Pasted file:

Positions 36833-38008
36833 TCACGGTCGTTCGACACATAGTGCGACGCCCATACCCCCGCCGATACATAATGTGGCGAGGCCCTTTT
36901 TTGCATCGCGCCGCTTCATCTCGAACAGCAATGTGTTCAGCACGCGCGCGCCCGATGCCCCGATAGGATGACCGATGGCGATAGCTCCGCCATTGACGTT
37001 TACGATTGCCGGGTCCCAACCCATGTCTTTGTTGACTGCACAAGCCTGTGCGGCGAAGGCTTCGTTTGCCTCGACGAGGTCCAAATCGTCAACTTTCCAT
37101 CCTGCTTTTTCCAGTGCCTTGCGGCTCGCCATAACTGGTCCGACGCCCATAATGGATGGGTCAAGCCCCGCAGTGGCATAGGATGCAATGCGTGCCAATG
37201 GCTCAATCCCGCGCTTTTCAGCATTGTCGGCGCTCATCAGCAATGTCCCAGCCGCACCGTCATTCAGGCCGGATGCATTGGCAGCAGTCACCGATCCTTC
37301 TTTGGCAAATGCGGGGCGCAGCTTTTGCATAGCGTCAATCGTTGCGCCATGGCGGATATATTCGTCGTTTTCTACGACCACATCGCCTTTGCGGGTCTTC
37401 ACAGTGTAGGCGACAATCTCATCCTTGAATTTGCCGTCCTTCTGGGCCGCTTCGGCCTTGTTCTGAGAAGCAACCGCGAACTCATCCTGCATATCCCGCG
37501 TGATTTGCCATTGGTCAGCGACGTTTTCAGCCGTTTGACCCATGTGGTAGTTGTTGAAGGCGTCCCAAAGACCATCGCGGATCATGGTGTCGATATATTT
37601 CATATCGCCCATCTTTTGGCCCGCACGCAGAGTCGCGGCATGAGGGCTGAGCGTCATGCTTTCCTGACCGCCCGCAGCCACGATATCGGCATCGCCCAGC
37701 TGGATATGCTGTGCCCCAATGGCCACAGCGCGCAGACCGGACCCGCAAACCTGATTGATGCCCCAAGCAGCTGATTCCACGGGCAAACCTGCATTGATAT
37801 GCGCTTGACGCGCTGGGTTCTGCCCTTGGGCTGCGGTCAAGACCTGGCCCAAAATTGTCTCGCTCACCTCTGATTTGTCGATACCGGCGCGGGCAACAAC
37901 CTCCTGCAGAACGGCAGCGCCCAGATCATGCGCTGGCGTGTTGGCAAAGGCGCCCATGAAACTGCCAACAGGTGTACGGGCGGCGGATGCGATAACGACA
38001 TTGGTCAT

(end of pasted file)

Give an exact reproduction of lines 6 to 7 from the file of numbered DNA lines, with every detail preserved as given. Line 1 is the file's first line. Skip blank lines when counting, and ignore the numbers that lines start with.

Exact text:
37201 GCTCAATCCCGCGCTTTTCAGCATTGTCGGCGCTCATCAGCAATGTCCCAGCCGCACCGTCATTCAGGCCGGATGCATTGGCAGCAGTCACCGATCCTTC
37301 TTTGGCAAATGCGGGGCGCAGCTTTTGCATAGCGTCAATCGTTGCGCCATGGCGGATATATTCGTCGTTTTCTACGACCACATCGCCTTTGCGGGTCTTC